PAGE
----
Japan used aid money to persuade developing countries to support its whaling, according to a whistleblower who has spoken to the BBC.
The man, who went first to Greenpeace, worked for a private company which implemented development projects on behalf of the Japanese government.
His allegations come on the eve of the International Whaling Commission (IWC) meeting in Morocco.
For 18 years Mr A - as he wants to be known - travelled the developing world for a private Japanese company.
His job was to arrange projects such as new harbours that would be paid for by Japan's overseas aid budget.
Japan has long denied buying support for its stance on whaling.
But Mr A told the BBC that during negotiations the make-or-break question was whether the country would side with Tokyo at the IWC.
"If the answer is affirmative, saying yes, or more or less affirmative, then we start talking about the project. Helping them to build up their fisheries industries," Mr A said.
However this was not always the response.
There were "a couple of countries where I received quite explicit answer or reply, saying No. Like Ghana, Nigeria and Tanzania, and other countries in African continent," Mr A said.
"In that case I said simply thank you very much and I went away."
There was then no question of a fisheries grant being given, he said.
Mr A went first to Greenpeace to make his allegations.
He said he was disgusted that many of the development projects he spent his career working on were a waste of Japanese taxpayers' money.
Mr A has chosen to speak out on the eve of the International Whaling Commission's meeting in Morocco.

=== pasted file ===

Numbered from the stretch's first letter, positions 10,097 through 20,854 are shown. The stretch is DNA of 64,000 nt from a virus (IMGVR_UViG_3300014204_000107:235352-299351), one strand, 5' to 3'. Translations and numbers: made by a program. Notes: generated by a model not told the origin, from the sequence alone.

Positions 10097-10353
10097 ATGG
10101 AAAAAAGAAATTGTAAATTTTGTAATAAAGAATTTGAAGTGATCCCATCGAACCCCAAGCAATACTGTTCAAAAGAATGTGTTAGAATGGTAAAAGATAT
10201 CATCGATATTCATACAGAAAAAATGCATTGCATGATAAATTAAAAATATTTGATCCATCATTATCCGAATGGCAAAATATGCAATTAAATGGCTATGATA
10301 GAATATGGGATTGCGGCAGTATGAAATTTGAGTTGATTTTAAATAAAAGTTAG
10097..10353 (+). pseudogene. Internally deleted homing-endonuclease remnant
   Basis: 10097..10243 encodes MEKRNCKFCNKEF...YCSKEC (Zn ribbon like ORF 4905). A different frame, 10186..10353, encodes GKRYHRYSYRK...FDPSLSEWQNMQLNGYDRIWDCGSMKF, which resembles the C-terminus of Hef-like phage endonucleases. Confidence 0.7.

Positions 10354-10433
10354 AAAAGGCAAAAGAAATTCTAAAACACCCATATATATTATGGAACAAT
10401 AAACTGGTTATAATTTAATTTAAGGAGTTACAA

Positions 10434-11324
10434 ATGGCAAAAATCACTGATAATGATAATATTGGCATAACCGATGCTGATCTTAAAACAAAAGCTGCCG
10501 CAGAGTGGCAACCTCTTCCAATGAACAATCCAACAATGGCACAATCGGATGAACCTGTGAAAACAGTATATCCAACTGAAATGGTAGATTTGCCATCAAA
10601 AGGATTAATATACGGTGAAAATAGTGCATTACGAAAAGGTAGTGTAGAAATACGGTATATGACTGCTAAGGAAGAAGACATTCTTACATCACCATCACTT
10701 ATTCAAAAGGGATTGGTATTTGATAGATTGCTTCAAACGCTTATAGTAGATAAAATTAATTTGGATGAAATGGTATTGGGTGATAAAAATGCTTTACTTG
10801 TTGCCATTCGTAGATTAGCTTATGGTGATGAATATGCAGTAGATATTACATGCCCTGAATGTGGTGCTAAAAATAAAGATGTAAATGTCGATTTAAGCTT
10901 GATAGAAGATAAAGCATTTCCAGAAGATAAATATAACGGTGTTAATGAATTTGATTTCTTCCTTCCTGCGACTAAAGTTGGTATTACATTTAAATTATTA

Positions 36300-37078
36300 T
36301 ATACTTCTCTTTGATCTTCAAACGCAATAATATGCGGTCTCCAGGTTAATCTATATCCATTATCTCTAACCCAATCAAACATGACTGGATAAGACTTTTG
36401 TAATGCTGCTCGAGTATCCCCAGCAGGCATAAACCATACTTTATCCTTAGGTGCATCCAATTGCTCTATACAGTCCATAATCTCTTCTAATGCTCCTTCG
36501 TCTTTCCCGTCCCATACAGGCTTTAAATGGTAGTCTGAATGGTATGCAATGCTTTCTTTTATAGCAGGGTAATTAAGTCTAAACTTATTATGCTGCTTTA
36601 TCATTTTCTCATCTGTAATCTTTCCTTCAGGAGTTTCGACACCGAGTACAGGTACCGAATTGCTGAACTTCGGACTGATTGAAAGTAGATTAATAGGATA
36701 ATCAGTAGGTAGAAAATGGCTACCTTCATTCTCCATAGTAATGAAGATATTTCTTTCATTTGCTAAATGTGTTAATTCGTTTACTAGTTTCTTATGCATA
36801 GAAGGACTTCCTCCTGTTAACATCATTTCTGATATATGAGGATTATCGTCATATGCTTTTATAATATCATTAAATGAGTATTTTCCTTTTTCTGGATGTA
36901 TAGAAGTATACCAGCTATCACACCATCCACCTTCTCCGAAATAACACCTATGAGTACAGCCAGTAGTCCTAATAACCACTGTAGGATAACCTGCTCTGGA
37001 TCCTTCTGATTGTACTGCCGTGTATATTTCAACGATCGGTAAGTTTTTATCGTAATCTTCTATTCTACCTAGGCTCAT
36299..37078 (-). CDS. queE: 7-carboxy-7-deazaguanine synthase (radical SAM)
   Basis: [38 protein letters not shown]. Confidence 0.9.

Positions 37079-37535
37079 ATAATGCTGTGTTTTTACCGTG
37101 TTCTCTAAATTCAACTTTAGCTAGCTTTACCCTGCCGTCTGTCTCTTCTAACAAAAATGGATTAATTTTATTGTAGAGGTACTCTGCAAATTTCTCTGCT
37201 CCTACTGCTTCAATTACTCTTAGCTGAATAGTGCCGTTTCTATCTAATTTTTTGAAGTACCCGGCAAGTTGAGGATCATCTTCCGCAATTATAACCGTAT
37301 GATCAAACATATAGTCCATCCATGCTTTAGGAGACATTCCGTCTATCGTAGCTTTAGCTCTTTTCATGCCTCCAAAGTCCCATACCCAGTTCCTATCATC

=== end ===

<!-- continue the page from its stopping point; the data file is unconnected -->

At the moment Japan justifies its hunts as scientific research, while not hiding the fact that whale meat ends up on dinner plates.
The IWC will debate a proposal to end the ban on commercial whaling that has been in place since 1986 in return for whaling nations agreeing to smaller quotas.
Masayuki Komatsu, Japan's chief negotiator until 2004, says his country should "simply dump" the proposal in the rubbish bin.
Mr Komatsu, the author of several books about whaling, says there are "plenty" of whale resources and Japan should not be asked to cut its quota.
Asked whether Japan had been linking its aid to the whaling issue, he said he had advocated that Japanese aid should officially be linked to whaling issues "as a matter of sustainable principle".
However, he said that while many politicians shared his views, they were not fully addressed and "regrettably" Japan's policy was of delinking aid.
Japan it has acknowledged that it has invested heavily in the fishing industries of some smaller countries on the IWC.
Their votes will be critical in Morocco.